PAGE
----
What is Your Management Style? by Next Step |   posted: 02/11/2015

Whether you are a ‘people manager’, project / program manager or simply a manager of your own destiny, you probably demonstrate one of the following four “Situational Management” styles:

  1. “Directing” – This hands-on style is appropriate for leading novice employees, who need specific directions and constant oversight.
  2. “Coaching” – A team coach is useful for the advanced beginner, who has learned a few basics, but who may feel “disillusioned” about real opportunities for making personal progress. The coach provides firm direction and grants the employee a limited amount of autonomy in low-stake scenarios.
  3. “Supporting” – The seasoned, but cautious, employee is a capable performer who lacks confidence. In this scenario, the manager is a cheerleader who provides feedback and encouragement. This role is also effective in dealing with burnt-out, disengaged or “de-committed” workers.
  4. “Delegating” – Office superstars, like employees who are good rainmakers, are “self-reliant” and confident in their excellence. Delegate authority to them and encourage their independence.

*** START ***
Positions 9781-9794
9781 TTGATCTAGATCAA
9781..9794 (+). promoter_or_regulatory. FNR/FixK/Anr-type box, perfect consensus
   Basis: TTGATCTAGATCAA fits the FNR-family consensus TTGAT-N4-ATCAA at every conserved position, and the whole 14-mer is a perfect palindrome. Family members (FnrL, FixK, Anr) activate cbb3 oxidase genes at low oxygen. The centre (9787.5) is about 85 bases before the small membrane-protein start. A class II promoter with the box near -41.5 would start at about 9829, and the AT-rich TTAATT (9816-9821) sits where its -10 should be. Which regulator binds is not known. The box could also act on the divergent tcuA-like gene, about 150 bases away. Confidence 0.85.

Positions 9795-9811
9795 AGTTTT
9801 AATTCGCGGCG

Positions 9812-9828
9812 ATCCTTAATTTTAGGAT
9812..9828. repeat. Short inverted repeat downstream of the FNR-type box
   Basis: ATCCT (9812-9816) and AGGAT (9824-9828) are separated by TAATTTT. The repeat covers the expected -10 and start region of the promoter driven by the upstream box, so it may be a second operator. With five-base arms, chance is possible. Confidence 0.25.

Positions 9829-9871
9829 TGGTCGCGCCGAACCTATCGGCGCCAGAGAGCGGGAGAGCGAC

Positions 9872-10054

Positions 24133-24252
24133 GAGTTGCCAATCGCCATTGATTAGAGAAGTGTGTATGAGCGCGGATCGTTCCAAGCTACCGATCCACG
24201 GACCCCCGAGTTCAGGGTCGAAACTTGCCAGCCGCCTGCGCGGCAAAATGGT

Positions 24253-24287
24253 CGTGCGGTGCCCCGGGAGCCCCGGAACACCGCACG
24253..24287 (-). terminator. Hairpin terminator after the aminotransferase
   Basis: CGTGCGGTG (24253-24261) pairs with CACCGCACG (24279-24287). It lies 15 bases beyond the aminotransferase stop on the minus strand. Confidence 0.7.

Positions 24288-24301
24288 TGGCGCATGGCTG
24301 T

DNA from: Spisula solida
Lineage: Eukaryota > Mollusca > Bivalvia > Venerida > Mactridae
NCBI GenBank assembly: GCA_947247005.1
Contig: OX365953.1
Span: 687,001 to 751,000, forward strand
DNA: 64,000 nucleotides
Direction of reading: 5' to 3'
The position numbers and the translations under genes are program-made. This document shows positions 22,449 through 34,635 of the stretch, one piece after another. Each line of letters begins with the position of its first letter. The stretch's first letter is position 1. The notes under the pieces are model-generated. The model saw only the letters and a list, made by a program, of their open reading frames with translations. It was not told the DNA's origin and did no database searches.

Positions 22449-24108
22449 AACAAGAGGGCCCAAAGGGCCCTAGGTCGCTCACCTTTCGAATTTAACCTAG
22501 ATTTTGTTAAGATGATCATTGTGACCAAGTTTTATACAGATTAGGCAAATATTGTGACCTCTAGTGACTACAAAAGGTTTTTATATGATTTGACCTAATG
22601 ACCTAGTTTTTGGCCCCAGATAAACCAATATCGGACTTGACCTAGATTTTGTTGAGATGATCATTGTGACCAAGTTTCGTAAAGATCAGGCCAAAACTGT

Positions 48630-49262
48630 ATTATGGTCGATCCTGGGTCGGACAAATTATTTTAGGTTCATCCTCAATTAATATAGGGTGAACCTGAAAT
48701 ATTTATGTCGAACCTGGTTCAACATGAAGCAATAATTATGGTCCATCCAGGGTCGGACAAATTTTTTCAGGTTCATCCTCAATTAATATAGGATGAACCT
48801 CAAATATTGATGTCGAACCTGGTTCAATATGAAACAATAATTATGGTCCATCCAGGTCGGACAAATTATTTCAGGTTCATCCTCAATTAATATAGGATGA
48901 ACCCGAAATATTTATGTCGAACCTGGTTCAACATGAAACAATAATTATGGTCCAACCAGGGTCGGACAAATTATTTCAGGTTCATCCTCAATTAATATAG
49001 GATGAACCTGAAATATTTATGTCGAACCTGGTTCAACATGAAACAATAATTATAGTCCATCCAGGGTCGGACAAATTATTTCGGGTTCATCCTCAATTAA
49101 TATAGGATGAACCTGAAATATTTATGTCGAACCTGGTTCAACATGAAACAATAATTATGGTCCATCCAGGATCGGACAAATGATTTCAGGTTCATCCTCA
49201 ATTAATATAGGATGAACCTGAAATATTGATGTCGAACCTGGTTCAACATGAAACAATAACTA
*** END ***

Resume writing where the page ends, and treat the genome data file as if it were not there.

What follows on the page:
The highest performing managers recognize their own styles and are able to adapt their approach when working with others who might respond and perform best under a different leadership style. This can be termed ‘situational leadership’.

By applying a ‘Situational Leadership’ approach, they drive successful business outcomes through a flexible approach that is custom-fit for each situation and for individual employees. This leads to higher level employee motivation and organizational results.

Do I Lead or Manage by Next Step |   posted: 01/28/2015

“Are Managers Always Leaders?” being a manager is often a part of the Leader’s role but the Leader’s role goes far beyond the role of the manager. In a high performing organization, both roles are critical but it is important to distinguish the difference between those chartered to manage and the organization’s leaders.

Some of the guidelines include:


  • Set clear goals, provide clear directions, support people as they need it, delegate and empower followers, give feedback on performance, have a flexible leadership style.
  • Recognize the need to motivate, inspire, and empower their teams to achieve organizational goals
  • Leaders inspire loyalty and are able to energize an organization
  • Drive and impact strategy and vision – gaining commitment to it from others


  • Know how each layer of the system works and guide others to follow the direction of the leader.
  • Focus on accomplishing their organization’s tasks and capturing metrics/milestones/ while documenting and communicating progress
  • Lead an effort and implement the strategy

While they each fulfill different roles, ultimately both are critically important to an organization’s success!